Five steps towards a web for everyone

Web accessibility is becoming an increasingly important topic these days. But who is web accessibility actually relevant for, and more importantly, how do you create an accessible web? Over the past few years, I have obtained various WCAG certificates and worked extensively for entities like the Dutch government/semi-government, where web accessibility is mandatory. With the knowledge I have acquired, I have compiled a top 5 list of tips that are always applicable and that I personally use daily in my role as a UX/UI designer at Sping.

A smartphone (in bright sunlight) is also a limitation

An accessible web means that everyone can use the web, regardless of whether they have certain limitations that prevent them from using an application in the 'normal' way. It's important to understand that there are various forms of limitations. The most obvious ones related to the web include visual impairments or being deaf, but these are not the only forms. Another type of limitation that people often experience but may not be classified as such is when you are outside in the sun with your smartphone in your hand. At that moment, your screen is less visible or not readable, making the content on your screen inaccessible to you. This is an example of a situational limitation; you experience it in a specific situation. In addition to this category, there are two other categories: permanent and temporary.

In the Netherlands, there are between 2,000,000 and 4,500,000 people with some form of permanent disability (source:

  • 500,000 people with a visual impairment
  • 500,000 people with an auditory impairment
  • 1,100,000 people with an intellectual disability
  • 1,600,000 people with a physical disability
  • 800,000 people with dyslexia
  • 1,500,000 people with low literacy

What's even more important to realize is that these are not the only forms of disability that are relevant in the digital world. Another type of 'limitation' that people often experience but may not classify as such is when you are outside in the sun with your smartphone in your hand. At that moment, your screen is less visible or not readable, making the content on your screen inaccessible to you. This is an example of a situational limitation; you experience it in a specific situation. Another example is when you have a wrist injury that prevents you from using your mouse or have impaired hearing due to an ear infection. These are examples of temporary limitations. By making your website accessible, you ensure that everyone, in every situation, can use your website without any problems.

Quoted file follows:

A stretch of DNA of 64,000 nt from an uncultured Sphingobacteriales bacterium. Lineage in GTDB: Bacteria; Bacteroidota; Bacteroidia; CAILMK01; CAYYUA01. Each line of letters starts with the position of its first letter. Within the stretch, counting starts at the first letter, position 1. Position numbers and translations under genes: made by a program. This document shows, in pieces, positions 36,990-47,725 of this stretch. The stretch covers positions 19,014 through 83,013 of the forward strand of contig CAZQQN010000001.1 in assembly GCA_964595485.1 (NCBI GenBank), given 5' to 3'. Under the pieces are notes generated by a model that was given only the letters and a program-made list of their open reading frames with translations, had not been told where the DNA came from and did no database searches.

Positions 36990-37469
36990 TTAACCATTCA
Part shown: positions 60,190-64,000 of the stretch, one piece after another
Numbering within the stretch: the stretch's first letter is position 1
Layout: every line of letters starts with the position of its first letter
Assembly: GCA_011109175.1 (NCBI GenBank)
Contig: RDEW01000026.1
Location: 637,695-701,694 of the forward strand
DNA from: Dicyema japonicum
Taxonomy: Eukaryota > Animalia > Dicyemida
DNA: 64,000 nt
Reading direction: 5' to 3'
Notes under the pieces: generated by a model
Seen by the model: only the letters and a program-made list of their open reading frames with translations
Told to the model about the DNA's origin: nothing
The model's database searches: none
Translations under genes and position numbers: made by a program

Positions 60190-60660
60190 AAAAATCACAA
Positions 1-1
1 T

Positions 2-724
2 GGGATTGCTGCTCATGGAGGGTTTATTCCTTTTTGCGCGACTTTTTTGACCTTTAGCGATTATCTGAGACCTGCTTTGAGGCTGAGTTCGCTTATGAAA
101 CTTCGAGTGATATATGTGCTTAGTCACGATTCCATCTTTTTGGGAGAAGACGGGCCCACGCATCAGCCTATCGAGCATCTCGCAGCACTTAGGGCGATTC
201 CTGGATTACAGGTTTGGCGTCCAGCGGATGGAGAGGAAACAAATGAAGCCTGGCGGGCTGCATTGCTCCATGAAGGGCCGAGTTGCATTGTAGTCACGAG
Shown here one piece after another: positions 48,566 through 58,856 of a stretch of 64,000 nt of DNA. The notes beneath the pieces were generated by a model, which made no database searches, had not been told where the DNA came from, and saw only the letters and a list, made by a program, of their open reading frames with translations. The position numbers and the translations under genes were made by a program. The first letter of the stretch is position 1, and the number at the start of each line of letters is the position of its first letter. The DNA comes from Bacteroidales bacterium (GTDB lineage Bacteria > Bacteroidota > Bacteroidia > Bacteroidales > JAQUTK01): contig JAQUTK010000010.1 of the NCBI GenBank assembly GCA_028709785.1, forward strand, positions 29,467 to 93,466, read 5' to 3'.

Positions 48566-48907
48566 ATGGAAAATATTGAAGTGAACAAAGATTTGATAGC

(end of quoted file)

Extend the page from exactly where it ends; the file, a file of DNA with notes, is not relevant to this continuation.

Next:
"Web accessibility is essential for many visitors and beneficial for everyone."

Web accessibility also makes you money

In addition to ensuring that web accessibility allows everyone to use your website, it can also lead to increased revenue. Let me explain.

As I mentioned above, accessibility ensures that more people can use your website or online store. If people with disabilities cannot make purchases, you are losing potential revenue.

A second way to boost your earnings with an accessible website is through improved search engine visibility. Search engines appreciate when your website is accessible. They can more easily index your website if you consider factors such as a good page structure (more on this later), adding audio and video descriptions, incorporating alternative text for images, and enhancing content readability. By implementing these practices, you enhance your SEO, and search engines ensure that your website ranks higher in search results compared to competitors with inaccessible websites. This, in turn, attracts more users to your website, potentially generating higher income.

Top 5 easy wins

To determine if your website is accessible, there is a set of general guidelines known as the WCAG (Web Content Accessibility Guidelines). The complete WCAG 2.1 is extensive, and there is a wealth of web accessibility information available online. However, the following top 5 tips are my interpretation of these guidelines and have been highly beneficial in my work as a UX/UI designer at Sping. By following these tips, you ensure that your website already complies with the guidelines to a significant extent.

1. Use Sufficient Contrast

Can you see both examples clearly? Is the button easily visible? What if you view this in bright sunlight? These are questions you should always ask when designing elements like this. As you can see, it's crucial to add sufficient contrast because it allows you to identify individual elements as separate entities. Contrast applies not only to text but also to interactive elements like buttons. In the above example, the button on the right lacks sufficient distinctiveness. When viewed in the sun, for instance, the button becomes nearly invisible.

Fortunately, contrast is measurable. To determine whether the foreground and background have sufficient contrast, you can use tools like the contrast checker by webaim. Contrast is expressed as a ratio of one value to 1. It's essential to note that WCAG specifies different minimum values depending on the type of element and the level of compliance being sought. The most well-known value is the contrast ratio for text. What many people often forget, but is equally important, is that there is a separate minimum contrast ratio for UI components such as buttons and input fields.

Contrast ratios for WCAG level AA
Contrast ratios for WCAG level AA

According to WCAG, there are some exceptions where a minimum contrast value does not apply: text in logos, decorative elements, and inactive elements do not need to meet the minimum contrast value. The reason for this is that all three examples do not convey crucial information. However, I would always ensure that inactive elements have sufficient contrast since they also provide information. This information may include indicating that the button is currently unavailable but will be usable later. In this context, the state of the inactive button conveys valuable information, so it's essential to make it legible.